Pinterest is a pinboard style image site, that allows users to 'pin' interesting photos discovered online and curate 'boards' of related pictures.
Globally, Pinterest's membership is very predominantly female, aged between 25 to 34. It's not quite as popular in the UK yet as it is aboard, and perhaps oddly, here in the UK more males use the site than females.
Yet, Pinterest is tipped to grow wildly in the near future, and there's clearly an opportunity to take advantage of all this growth for fun and profit. Especially if you are a guy with different perspectives and ideas to the largely female userbase.
But how, you ask?
Men, read on…
How Pinterest works and how to use it
At the time of writing, Pinterest was invite only. Invites can be given to you from someone already registered on the site, or by requesting one directly from Pinterest. Like many other websites, you can also link your Twitter or Facebook profiles to the site, and log in that way. Pinterest also allows you to find contacts that you already have on Twitter and Facebook.
After registering on the website, you are taken to the main page where you find your 'pin feed'. Like a Facebook or twitter feed, it shows the chronological activities from users that you follow. You can 'like' or 'repin' images that others have pinned, or leave comments on other pins. You can also upload images from your computer to pinboards.
Pinterest's pinboards work like their physical equivalents. They're usually a collection of images grouped under a common theme, so for example you could create a pinboard devoted to 'military history' and fill it with images of historic battles. The themes of your pinboards is of course, down to you.
And, if you use an iPhone to access the internet, you can get the official Pinterest app here
Who's using Pinterest?
Pinterest has proved very popular with people and businesses that draw inspiration from collages and style boards, because it allows people working in these fields to gather and share images easily and quickly. This also creates lots of opportunities for self promotion and marketing. Businesses large and small are taking advantage. More well known examples include Zappos , Ikea , Etsy and General Electric.
Of course, Pinterest is not strictly for business use, and people use it for many reasons. I personally use it to find pictures that amuse me, but others go there to...
- Plan weddings
- Find recipes
- Discover fashion tips
- Admire beautiful photography
- Look up their favourite band or musician
Like any other social network, Pinterest has developed it's own unique rules of etiquette. Here's some of the main points to bare in mind, gentlemen…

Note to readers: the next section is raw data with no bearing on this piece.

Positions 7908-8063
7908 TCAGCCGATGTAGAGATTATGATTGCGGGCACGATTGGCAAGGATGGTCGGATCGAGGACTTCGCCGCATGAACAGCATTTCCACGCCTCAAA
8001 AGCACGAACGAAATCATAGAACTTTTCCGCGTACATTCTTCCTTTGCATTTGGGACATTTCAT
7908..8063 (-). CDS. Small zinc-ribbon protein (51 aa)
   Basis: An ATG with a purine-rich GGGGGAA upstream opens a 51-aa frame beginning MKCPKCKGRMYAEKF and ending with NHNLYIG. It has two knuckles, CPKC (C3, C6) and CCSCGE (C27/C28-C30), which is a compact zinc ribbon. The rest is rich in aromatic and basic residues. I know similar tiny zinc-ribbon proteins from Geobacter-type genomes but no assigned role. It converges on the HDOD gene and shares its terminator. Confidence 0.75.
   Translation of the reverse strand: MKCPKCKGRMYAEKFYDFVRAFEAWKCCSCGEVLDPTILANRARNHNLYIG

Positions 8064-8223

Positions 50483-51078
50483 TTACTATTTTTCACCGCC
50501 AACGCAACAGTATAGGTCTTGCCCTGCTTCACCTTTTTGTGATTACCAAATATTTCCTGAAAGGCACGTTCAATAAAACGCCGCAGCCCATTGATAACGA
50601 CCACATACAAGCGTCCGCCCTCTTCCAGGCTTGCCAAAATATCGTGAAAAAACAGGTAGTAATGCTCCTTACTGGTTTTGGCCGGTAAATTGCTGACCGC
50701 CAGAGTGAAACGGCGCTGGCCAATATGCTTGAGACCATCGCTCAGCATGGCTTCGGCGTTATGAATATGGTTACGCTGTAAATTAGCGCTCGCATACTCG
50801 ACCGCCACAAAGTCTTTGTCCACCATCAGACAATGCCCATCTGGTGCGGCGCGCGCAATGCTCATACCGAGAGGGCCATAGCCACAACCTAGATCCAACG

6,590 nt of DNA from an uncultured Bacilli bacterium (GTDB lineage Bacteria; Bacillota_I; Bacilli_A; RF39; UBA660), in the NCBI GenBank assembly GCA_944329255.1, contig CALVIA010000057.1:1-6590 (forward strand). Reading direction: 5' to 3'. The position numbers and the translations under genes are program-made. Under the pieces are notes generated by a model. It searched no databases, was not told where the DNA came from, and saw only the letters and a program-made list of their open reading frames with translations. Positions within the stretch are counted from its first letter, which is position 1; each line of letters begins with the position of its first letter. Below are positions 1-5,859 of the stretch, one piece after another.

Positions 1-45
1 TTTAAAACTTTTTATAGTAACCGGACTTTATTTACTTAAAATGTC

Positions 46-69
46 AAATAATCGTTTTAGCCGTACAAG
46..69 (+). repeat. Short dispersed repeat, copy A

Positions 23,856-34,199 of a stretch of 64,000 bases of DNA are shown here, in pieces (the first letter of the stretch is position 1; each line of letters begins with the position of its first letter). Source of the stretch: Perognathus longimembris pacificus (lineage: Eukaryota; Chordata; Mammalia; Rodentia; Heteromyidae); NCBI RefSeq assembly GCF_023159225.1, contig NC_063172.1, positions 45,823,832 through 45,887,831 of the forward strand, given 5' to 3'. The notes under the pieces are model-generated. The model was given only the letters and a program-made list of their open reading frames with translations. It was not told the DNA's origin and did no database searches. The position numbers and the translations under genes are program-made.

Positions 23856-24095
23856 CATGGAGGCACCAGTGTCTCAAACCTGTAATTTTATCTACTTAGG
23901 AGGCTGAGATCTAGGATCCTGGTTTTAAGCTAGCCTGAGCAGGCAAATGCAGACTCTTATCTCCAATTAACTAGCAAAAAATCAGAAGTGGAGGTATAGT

Since most of the content that you'll be pinning will come from other sources, it's important that the image creator gets the attention they deserve. It's just good manners.
So, if you do pin an image, try to attribute the primary creator, not a secondary source such as a blog that may have reposted it. With repins of repins, finding the original creator can be quite difficult!
If you find an incorrectly attributed image pinned by somebody else, leaving a polite comment that helps them correct their error is a good thing to do.
Pinterest is like any other social media site, it works best when you behave sociably!
Flag questionable images
With a community as large and diverse as Pinterest's, there's inevitably going to be objectionable images cropping up from time to time. You can do your part to keep everything civil and legal by using the 'report content' link on things that probably shouldn't be there.
Don't just pin everything
Content is king and quality is paramount. Do your part to keep Pinterest's quality at it's highest by pinning only the best images that you find.
Descriptive captions are a service to your readers, and help them understand the context of the image. Proper use of captions also presents an excellent opportunity to drive readers to click through to a link. If you are using Pinterest for business, it's important that you get your captioning right.
Beware cross posting
If you link your Facebook or Twitter account with Pinterest, your Pinterest activity may be shared with via Facebook and Twitter feeds. If you are a frequent Pinterest user, this may irritate some of your contacts.
Pin 'manly' things
If we're trying to bring more males to the Pinterest experience, we need to pin content that specifically interests them. What exactly this content entails is down to you. This is where the opportunity to be creative and take advantage lies...
No batch upload: So if you are uploading images, you have to do it one at a time, which can be massively time consuming, especially if you have a lot of photos to upload,
You must caption all images: And this can get really hard after you've uploaded quite a few photos on the same topic and are running out of ideas
Copyright: There are still some issues with Pinterest's Terms Of Service when it comes to copyright. And, if you are an image creator uploading your stuff, expect to see your images appearing elsewhere.